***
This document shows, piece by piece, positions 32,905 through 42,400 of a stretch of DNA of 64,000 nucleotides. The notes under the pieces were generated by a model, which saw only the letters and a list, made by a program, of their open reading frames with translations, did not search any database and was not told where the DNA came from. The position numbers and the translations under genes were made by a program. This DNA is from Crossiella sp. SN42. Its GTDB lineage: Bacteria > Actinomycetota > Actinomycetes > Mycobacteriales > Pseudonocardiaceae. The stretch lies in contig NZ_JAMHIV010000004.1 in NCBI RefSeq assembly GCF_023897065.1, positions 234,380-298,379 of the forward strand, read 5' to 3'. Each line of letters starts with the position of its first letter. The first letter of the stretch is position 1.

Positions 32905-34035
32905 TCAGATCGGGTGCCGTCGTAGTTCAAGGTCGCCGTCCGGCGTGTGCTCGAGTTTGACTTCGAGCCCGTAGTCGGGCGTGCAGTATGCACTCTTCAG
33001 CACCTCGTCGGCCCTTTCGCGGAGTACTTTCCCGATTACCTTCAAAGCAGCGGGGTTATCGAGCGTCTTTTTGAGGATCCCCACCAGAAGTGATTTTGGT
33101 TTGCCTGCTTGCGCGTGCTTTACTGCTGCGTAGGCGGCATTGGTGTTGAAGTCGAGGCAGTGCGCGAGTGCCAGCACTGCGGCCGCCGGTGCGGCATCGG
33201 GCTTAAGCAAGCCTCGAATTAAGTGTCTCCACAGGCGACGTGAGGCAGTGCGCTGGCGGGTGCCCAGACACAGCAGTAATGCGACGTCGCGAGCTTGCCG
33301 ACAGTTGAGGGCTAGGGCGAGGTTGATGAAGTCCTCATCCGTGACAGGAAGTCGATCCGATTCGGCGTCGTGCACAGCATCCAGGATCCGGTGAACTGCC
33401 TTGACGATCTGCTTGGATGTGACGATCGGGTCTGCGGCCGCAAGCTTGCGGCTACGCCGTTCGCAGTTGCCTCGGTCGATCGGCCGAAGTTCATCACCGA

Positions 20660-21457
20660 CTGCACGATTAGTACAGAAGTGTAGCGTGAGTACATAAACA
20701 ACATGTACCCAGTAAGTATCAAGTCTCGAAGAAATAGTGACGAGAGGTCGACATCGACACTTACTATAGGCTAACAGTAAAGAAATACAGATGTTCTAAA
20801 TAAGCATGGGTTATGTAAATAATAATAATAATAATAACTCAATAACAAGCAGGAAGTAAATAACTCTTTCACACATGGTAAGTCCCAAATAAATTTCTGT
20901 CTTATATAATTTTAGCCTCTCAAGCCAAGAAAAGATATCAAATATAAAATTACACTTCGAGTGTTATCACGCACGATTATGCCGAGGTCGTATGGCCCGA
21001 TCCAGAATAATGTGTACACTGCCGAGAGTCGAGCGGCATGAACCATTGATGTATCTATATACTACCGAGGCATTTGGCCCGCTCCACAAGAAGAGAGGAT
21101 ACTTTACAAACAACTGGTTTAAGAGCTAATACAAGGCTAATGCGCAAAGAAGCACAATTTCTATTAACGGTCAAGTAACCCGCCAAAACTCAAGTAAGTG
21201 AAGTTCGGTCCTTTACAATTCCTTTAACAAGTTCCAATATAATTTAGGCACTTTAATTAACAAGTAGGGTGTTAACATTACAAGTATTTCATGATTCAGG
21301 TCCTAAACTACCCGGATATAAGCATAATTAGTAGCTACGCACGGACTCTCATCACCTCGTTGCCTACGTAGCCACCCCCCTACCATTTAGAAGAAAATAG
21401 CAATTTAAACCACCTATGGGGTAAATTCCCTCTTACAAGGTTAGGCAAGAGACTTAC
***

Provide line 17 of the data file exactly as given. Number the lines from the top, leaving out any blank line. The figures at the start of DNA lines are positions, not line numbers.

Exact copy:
21301 TCCTAAACTACCCGGATATAAGCATAATTAGTAGCTACGCACGGACTCTCATCACCTCGTTGCCTACGTAGCCACCCCCCTACCATTTAGAAGAAAATAG